It’s a tribute to music’s power and diversity that this title could mean so many things. On this occasion, I’m looking at contemporary classical music from Scotland. No way can one single post do it justice, but hopefully I might entice you to try something new.
Don’t forget, if you’re interested in exploring further, we have scores, books, and CDs which can be requested for collection from the Library of Birmingham when we’re open. Just check our online catalogue .
First, I thought I’d pause briefly in the late nineteenth-century. Scottish romantic composers are well worth exploring. Alexander Mackenzie and Hamish MacCunn are just a couple of notable examples. As in much of the musical romanticism happening in other European countries, nationalism was a significant component.
Scottish composers sought to make their music sound as if it had ‘Made in Scotland’ stamped on it. Some pieces describe the geography or people, others, folklore. Songs or stage works use local ballads. or texts by distinctively Scottish poets. Listen to these two examples and see if you agree.
Mackenzie: Pibroch for violin and orchestra
Hamish MacCunn: Highland Memories, Harvest Dance
Peter Maxwell Davies
Do you need to be born in Scotland for your music to sound Scottish? Does it really matter either way? Why should music composed in a particular country have to sound as though it comes from there? These are questions I’ve borne in mind while writing this post.
For many people who know the music of Peter Maxwell Davies , I imagine they associate it closely with Scotland and the Orkney Isles. Yet the composer was born in Lancashire and studied in Manchester and the USA. In the period before he moved to Orkney in the late 1960s, his music was avant-garde and sometimes challenging. Have a listen to the music theatre piece Eight Songs for a Mad King:
Once settled on Orkney, Maxwell Davies identified strongly with the island. Environmental issues were a topic that concerned him. When there was a proposal to extract uranium ore, he wrote The Yellow Cake Revue in protest. One piece in particular from this suite, Farewell to Stromness, is well known. It is simple, plangent, and hypnotic.
The composer was one of the first to offer downloads from his own website, MaxOpus. Although the site no longer exists, you can explore various iterations through the Internet Archive here.
By all accounts a proud Scotsman, MacMillan’s music is as likely to be influenced by politics or religion, although elements of Scottish traditional music do surface. In the 1990s, many people’s first encounter with the composer’s music came through his (first) percussion concerto Veni, veni, Emmanuel. Here is one section performed by Evelyn Glennie:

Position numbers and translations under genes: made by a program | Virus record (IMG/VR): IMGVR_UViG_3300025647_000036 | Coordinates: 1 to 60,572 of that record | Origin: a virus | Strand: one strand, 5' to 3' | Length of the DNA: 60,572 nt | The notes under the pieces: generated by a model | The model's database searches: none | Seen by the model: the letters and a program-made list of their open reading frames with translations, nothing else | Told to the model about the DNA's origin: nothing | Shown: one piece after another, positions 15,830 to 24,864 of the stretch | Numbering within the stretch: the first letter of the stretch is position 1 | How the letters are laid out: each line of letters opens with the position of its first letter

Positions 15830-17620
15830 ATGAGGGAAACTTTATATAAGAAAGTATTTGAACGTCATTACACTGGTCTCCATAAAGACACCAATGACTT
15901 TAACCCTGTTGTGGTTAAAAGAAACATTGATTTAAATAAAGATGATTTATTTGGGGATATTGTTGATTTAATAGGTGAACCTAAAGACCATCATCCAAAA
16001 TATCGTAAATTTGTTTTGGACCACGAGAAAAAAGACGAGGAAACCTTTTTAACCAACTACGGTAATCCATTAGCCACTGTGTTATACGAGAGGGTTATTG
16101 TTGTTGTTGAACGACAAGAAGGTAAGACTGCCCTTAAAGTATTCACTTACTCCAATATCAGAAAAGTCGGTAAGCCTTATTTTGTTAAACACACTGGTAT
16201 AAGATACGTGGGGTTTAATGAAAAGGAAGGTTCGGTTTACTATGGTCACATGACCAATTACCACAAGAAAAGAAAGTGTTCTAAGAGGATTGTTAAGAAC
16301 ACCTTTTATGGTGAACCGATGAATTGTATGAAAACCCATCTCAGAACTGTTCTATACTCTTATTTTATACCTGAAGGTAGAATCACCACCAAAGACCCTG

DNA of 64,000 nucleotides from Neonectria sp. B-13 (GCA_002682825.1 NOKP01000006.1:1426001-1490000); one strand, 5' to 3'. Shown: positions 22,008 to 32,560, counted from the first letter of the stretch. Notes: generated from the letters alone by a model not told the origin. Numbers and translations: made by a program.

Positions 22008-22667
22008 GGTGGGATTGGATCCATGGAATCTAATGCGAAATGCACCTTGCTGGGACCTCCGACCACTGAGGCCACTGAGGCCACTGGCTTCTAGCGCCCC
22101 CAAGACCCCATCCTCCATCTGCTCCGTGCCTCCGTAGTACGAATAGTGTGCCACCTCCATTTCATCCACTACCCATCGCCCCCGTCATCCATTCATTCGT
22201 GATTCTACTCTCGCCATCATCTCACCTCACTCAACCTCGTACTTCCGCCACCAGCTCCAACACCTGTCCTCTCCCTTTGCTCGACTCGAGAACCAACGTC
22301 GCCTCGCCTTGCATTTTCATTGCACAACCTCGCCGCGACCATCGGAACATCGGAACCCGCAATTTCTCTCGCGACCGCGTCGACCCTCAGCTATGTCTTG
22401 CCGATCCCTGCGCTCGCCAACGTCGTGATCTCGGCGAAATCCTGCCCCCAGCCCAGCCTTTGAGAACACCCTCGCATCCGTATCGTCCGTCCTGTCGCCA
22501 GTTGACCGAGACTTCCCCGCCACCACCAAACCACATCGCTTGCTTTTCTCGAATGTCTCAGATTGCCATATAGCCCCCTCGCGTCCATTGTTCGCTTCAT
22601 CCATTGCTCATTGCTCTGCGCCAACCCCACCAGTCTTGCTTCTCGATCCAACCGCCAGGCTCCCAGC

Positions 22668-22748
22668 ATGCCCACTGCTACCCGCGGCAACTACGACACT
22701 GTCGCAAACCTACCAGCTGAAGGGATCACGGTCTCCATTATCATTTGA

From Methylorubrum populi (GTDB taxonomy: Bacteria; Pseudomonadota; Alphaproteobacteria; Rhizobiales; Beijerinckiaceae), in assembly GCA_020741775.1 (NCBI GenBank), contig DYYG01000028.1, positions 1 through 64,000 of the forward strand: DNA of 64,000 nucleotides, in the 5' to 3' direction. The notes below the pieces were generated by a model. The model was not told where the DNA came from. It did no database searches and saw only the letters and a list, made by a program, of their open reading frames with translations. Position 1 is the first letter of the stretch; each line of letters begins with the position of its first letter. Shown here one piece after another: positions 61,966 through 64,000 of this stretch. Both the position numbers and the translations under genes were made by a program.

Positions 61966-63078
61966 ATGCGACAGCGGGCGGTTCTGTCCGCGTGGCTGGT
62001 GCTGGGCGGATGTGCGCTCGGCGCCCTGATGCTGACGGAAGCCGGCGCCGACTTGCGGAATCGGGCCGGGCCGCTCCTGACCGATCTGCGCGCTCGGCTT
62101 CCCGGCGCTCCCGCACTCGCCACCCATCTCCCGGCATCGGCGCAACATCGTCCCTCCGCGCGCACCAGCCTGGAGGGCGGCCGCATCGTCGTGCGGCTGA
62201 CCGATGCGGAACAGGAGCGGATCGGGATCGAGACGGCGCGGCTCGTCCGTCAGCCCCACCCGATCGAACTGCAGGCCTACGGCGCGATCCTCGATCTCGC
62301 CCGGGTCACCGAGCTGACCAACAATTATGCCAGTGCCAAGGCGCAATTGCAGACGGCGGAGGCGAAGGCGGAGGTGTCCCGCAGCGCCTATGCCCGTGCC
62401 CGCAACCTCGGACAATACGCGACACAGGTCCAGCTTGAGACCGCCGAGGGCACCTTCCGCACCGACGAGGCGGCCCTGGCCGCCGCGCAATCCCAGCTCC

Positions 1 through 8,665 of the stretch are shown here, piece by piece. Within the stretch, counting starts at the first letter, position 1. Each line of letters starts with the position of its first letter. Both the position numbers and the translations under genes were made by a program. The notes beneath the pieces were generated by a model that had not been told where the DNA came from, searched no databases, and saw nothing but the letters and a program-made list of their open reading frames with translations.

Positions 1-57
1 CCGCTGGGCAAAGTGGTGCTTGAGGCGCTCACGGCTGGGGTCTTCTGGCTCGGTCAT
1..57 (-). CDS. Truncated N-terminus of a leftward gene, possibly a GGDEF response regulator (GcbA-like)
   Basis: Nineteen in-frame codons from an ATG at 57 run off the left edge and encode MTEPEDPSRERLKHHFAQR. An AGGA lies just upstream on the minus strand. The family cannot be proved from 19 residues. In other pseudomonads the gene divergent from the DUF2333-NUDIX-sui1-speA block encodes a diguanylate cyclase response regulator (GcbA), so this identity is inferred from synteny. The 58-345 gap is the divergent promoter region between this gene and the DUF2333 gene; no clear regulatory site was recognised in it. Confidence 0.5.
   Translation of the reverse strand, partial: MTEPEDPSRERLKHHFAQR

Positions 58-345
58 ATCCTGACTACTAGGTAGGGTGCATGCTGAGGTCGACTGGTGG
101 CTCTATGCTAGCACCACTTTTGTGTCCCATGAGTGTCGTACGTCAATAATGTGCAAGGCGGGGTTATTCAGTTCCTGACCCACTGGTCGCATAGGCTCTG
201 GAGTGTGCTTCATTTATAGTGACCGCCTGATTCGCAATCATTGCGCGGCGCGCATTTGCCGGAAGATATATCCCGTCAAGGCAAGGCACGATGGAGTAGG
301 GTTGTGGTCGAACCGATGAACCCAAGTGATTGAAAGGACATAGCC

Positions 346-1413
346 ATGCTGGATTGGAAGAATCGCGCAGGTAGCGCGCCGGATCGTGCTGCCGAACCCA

MacMillan has written many pieces employing religious texts. Some are pitched for performances by professional musicians; others are designed to include congregations in the act of singing as worship. His Mass of Blessed John Henry Newman was composed and first performed for a Papal visit in 2010. The work was then repeated at Cofton Park in Birmingham for the mass and beatification of John Henry Newman. Here’s the Gloria:
The music is unadorned. Maybe this is for the congregation and partly to let the words of the Mass shine through.
Here’s one of the composer’s Strathclyde Motets: ‘Factus est repente’. To me, this is a more interesting, pleasurable listen.
And is there a hint of Scottishness there?
When I did a search for ‘Scottish composers’, Anna Meredith’s name appeared. You may have already come across her music as one of her pieces, Fibs, has been nominated for this year’s Mercury Prize. In fact, you might wonder what’s she’s doing in this post. The composer herself describes her music like this:
[My] sound is frequently described as ‘uncategorisable’ and ‘genre-defying’ (the Guardian went with “majestic bangers”…) and straddles the different worlds of contemporary classical, art pop, techno, large-scale installations and experimental rock.
And of interest from this post’s point of view, there’s no mention in her bio of any geographic allegiance.
How about this for a ‘large-scale installation’? Five telegrams – sender and receiver was commissioned for the BBC Proms to commemorate the end of WW1 a hundred years on.
Listening to my final choice made me smile. How often do you see a tuba with a mic? This is a joyous jam session. Even if the music’s not your thing, the players’ enthusiasm is infectious. The session is only one of many recorded by NPR in the US. Their Tiny Desk concerts invite all manner of musicians to take part.
The host, Bob Bolen, described Meredith’s session like this:
Music for the head, the heart, the ass, and the feet.
Great music, in other words, whether or not it was written in Scotland.